I cannot say enough how working together with people at all levels of each system, and with those children and parents involved in these systems was energizing and daunting at the same time. The hundreds of people involved engaged in remarkable achievements and strenuous challenges, and helped to evolve a comprehensive support system that to this day embody the ideals set forth in the Greenbook recommendations. The “co-location” of child welfare staff and domestic violence specialists (DVSs) helped us flesh out our respective biases and assumptions that stood in the way of providing support that best fit the needs of families. The courts modified protocols and the basic elements court orders so that we were all more effective in keeping families safely together, and the actual abusers accountable.
During that same time, you also worked on Project First Step, looking at substance abuse cases in parents in which intervention is needed on behalf of the children. What did this work show you about child welfare and effective interventions in these cases?
This was another opportunity to show how we could support families better by co-locating key supports. In the late 1990s, the U.S. Department of Health and Human Services gave a number of states the right to waive funds that were allocated for specific purposes, and use them to try innovative approaches that could better address co-occurrence of parental substance abuse and child maltreatment. While substance use disorder (SUD) treatment resources existed in the communities we targeted, we decided to test, not only the delivery system of SUD treatment, but also the timing of when that treatment was made available.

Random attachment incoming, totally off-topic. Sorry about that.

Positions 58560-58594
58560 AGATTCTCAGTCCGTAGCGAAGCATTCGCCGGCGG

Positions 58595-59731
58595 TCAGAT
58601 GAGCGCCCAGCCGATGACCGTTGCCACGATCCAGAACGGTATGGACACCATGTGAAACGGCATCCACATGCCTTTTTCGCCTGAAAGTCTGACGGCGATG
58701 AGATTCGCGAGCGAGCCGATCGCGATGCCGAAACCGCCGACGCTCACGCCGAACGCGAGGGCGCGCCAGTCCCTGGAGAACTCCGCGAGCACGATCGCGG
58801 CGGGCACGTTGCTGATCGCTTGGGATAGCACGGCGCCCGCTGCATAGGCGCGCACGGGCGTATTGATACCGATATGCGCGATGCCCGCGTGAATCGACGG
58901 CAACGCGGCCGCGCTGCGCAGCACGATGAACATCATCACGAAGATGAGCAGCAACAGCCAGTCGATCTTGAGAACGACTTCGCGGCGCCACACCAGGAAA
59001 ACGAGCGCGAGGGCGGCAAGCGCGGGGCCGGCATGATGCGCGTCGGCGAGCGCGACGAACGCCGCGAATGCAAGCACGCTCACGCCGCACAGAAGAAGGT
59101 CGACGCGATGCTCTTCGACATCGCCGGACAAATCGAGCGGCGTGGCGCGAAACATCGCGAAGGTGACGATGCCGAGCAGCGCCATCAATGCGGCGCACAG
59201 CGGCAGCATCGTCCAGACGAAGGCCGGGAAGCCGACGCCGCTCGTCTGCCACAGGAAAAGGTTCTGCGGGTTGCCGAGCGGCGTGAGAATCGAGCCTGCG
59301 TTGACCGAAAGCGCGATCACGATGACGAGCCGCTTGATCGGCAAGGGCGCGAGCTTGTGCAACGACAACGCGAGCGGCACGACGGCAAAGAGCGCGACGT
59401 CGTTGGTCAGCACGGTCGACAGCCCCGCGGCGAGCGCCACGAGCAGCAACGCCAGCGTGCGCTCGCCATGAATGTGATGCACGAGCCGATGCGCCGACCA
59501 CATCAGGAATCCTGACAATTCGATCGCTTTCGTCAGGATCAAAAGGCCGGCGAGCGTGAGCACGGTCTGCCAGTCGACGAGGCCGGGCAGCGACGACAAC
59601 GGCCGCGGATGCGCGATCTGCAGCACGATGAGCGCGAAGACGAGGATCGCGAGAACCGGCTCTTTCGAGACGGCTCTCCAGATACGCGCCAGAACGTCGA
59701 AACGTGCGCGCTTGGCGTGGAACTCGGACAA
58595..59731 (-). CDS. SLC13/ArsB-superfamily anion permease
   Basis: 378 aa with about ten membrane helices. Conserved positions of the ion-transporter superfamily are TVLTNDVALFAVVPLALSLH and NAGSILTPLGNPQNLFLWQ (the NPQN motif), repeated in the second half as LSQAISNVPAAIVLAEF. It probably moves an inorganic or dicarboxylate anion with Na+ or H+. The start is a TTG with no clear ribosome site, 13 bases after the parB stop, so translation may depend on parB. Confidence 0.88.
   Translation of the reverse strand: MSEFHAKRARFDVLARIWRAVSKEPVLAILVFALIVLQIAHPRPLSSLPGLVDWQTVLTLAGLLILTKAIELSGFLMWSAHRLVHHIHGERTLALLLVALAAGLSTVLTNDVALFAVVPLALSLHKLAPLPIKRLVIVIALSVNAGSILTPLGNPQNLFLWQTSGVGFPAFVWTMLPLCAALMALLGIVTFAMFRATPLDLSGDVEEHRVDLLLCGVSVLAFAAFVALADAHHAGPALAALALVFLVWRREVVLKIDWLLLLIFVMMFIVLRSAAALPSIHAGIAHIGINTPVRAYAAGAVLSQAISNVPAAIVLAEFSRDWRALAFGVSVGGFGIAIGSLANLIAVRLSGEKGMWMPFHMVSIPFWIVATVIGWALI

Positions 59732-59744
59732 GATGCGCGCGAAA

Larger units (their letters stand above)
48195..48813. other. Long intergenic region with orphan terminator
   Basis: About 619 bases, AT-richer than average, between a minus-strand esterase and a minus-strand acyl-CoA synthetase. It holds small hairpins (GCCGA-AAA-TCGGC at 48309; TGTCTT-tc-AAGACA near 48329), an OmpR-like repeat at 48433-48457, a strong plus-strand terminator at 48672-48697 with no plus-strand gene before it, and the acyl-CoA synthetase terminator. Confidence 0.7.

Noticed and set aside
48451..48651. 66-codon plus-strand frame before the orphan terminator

Licensed Drug and Alcohol Counselors (LDACs) teamed with Child Protection Service Workers (CPSWs) and initiated assessments and home services for parents, and would continue to support those parents for the five years of the project, regardless of if the child welfare system continued with the family or not.
Acting on another hypothesis, the LDACs were also certified mental health counselors. This provided an additional benefit, as we learned that a high percent of the parents also had histories of exposure to trauma, and related signs of mental illness – particularly depression. Because the Greenbook project was going on at the same time, domestic violence specialists were also co-located in these offices. That resulted in a readily available, multi-discipline response that could be flexibly applied, depending on the particular family situation referred.
Moving the availability of these services closer to when family crises were occurring, continuing specialized services even when child welfare involvement concluded, and maintaining the individuality and confidentiality of each service (rather than training CPSWs to provide SUD counseling) resulted in significant improvement in family wellness and the parent’s engagement in treatment. Once again, co-location, “cross-cultural” exposure and stepping up key services without the need for court orders worked well for the families involved, and improved the insights and abilities of the child welfare system.
Another significant factor we measured in this five-year project was cost. We were able to show that this new approach was cost neutral; that is, it did not use more or less of those waived federal funds to deliver services that were a better adapted to family needs. We showed that we could rethink supports to keep people from falling through the system’s cracks with existing financial resources. All we needed was motivation and creativity.
In this project, a key partner involved the University of New Hampshire’s Family Research Lab. UNH followed all families involved through the five years of the demonstration and conducted periodic confidential interviews that measured the effect of the interventions, as well as key wellness indicators.